Vodka Paraphernalia

The collection on display also includes an electric corking machine seized from an illegal distillery and the sofa on which Pyotr Smirnov died.

Nikishin's dream is to open a permanent museum in Moscow. A few Russian cities have vodka museums, but despite Nikishin's repeated requests for an exhibition space, the idea so far has not gained ground with the Moscow authorities.

Alcoholism is cited as one of the main causes for Russia's shrinking population and Russians' short lifespan. While Russian women can hope to live to 72 years, male life expectancy is only 58 years -- 16 years less than in Western Europe.

Health officials say alcohol is linked to 30 percent of all deaths in Russia, with alcohol poisoning alone killing about 40,000 people a year.

Nikishin does not deny vodka is dangerous to one's health, and calls it a "devil" that can kill if one doesn't tame it.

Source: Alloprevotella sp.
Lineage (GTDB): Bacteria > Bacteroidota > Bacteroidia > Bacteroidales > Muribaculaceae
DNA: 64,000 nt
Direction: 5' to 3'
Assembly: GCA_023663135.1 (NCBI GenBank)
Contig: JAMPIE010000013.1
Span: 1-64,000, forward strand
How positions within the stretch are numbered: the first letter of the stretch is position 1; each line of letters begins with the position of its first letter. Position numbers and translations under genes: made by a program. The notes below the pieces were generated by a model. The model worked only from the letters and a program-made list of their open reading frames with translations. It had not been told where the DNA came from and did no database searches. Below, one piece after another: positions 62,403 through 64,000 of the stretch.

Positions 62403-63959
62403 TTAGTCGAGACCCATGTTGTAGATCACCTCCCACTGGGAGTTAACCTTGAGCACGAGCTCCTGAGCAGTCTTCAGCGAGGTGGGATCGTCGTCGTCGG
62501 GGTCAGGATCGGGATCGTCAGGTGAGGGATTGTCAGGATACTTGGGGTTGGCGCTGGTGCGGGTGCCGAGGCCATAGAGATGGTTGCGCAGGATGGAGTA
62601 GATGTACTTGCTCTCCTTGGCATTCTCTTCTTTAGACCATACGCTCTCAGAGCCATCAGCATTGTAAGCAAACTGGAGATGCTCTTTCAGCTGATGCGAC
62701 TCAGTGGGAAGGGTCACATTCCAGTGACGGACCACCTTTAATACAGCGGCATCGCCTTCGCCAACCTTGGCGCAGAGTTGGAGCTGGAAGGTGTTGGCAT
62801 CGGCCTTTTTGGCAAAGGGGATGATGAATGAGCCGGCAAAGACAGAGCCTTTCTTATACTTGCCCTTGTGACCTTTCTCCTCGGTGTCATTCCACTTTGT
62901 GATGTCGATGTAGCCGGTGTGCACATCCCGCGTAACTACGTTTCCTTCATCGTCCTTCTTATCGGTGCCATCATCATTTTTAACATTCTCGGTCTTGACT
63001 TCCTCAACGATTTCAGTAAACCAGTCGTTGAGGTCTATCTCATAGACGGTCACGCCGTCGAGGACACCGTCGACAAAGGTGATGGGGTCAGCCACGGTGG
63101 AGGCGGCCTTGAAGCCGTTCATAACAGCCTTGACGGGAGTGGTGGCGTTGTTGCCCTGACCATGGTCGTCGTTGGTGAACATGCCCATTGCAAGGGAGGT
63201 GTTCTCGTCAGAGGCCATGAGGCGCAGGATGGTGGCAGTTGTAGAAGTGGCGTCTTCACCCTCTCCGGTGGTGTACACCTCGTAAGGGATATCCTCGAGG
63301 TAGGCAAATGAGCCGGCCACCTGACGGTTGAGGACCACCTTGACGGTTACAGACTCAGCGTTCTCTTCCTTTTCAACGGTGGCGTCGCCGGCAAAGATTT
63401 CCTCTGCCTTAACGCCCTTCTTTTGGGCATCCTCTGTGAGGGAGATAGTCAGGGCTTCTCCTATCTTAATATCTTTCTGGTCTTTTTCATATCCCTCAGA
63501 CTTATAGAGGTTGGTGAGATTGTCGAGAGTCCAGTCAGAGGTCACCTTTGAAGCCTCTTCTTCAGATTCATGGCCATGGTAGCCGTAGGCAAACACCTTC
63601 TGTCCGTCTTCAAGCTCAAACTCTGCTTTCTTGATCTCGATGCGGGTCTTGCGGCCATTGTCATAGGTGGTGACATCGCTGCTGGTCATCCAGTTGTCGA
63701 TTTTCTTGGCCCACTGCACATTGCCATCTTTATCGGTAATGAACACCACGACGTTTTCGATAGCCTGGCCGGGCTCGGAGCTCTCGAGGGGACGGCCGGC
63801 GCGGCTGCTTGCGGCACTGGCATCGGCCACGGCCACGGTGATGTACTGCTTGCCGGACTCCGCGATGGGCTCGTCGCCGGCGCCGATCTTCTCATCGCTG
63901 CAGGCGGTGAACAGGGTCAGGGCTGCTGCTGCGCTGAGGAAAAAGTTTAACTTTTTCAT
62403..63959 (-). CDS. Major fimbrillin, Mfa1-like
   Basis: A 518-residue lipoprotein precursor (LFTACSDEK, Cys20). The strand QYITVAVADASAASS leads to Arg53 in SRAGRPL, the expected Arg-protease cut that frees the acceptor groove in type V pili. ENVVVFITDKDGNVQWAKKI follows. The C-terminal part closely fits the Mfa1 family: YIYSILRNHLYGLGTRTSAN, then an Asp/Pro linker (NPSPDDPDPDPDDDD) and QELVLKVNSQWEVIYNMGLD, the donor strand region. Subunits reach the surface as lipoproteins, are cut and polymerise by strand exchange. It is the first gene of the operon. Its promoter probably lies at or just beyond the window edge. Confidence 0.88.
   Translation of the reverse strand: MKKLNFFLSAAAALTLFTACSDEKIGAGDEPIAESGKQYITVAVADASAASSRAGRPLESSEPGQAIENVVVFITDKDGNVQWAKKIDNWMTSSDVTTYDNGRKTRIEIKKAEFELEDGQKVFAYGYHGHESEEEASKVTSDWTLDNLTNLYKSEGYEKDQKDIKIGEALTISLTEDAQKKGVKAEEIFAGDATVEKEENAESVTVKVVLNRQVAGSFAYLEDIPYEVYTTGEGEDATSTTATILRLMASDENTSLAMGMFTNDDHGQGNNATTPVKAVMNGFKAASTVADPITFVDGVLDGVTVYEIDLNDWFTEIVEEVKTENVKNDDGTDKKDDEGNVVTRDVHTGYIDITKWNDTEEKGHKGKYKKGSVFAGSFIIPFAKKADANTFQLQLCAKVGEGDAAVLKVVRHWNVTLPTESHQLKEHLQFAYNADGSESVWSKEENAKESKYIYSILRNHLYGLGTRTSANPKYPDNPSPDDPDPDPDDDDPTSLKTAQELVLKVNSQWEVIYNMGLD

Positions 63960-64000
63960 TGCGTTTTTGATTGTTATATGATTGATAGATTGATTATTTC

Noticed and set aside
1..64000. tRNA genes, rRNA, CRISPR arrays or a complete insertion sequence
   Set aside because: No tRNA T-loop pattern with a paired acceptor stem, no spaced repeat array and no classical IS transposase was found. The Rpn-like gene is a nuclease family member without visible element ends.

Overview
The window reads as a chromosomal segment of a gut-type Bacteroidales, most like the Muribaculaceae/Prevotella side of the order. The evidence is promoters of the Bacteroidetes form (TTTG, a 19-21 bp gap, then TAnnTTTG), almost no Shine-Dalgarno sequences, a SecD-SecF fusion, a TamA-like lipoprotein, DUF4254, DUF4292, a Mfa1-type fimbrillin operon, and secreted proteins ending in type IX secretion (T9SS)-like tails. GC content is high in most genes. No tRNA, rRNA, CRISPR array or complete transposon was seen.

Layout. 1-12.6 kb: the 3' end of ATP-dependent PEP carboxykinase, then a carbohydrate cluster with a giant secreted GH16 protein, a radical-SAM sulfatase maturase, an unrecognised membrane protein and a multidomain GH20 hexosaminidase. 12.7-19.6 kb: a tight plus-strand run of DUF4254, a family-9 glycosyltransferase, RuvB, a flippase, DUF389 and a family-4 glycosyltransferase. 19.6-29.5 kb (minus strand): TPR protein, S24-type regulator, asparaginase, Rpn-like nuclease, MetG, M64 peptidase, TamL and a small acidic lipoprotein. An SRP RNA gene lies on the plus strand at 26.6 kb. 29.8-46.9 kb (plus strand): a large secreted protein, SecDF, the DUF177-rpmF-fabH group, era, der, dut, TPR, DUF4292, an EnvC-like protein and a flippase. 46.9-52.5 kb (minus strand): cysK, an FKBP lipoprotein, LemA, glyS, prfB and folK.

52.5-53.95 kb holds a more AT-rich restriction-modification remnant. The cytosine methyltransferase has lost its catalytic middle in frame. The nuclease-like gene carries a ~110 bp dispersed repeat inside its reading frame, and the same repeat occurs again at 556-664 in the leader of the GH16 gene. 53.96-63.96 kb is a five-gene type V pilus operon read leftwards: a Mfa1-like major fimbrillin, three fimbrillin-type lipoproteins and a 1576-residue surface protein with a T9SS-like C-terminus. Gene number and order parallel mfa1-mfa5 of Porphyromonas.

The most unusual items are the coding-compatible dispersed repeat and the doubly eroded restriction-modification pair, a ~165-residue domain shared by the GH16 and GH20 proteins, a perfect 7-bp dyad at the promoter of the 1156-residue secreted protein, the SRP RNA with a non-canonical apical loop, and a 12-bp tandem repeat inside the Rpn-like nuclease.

But he says vodka bans and taboos only contribute to fuelling alcoholism in Russia. He is convinced that his collection, which includes rare tsarist anti-drinking ads, can help fight alcoholism by teaching people about how to drink vodka -- moderately and in a civilized manner.

"One should drink vodka, but one should drink it properly, and unfortunately, people don't know how. First of all, if you're drinking pure vodka, you shouldn't pour yourself a lot, only a little bit. And in no circumstances should you pull a beastly face. Vodka is disgusting, it smells bad, tastes bad, but if you're ready to accept it the way it is, it will be pleasant to drink," Nikishin says. "And of course, it is important to have a good bite -- some kind of warm hors d'oeuvre, or pickles. People have to be educated. They shouldn't be told not to drink, but how to drink."

Nikishin says bottles shaped into busts of military and literary luminaries testify to the respect vodka enjoyed in tsarist times.

Tsarist military cadets even received special instruction on how to drink vodka so they would not disgrace their army during celebrations.

Fall From Grace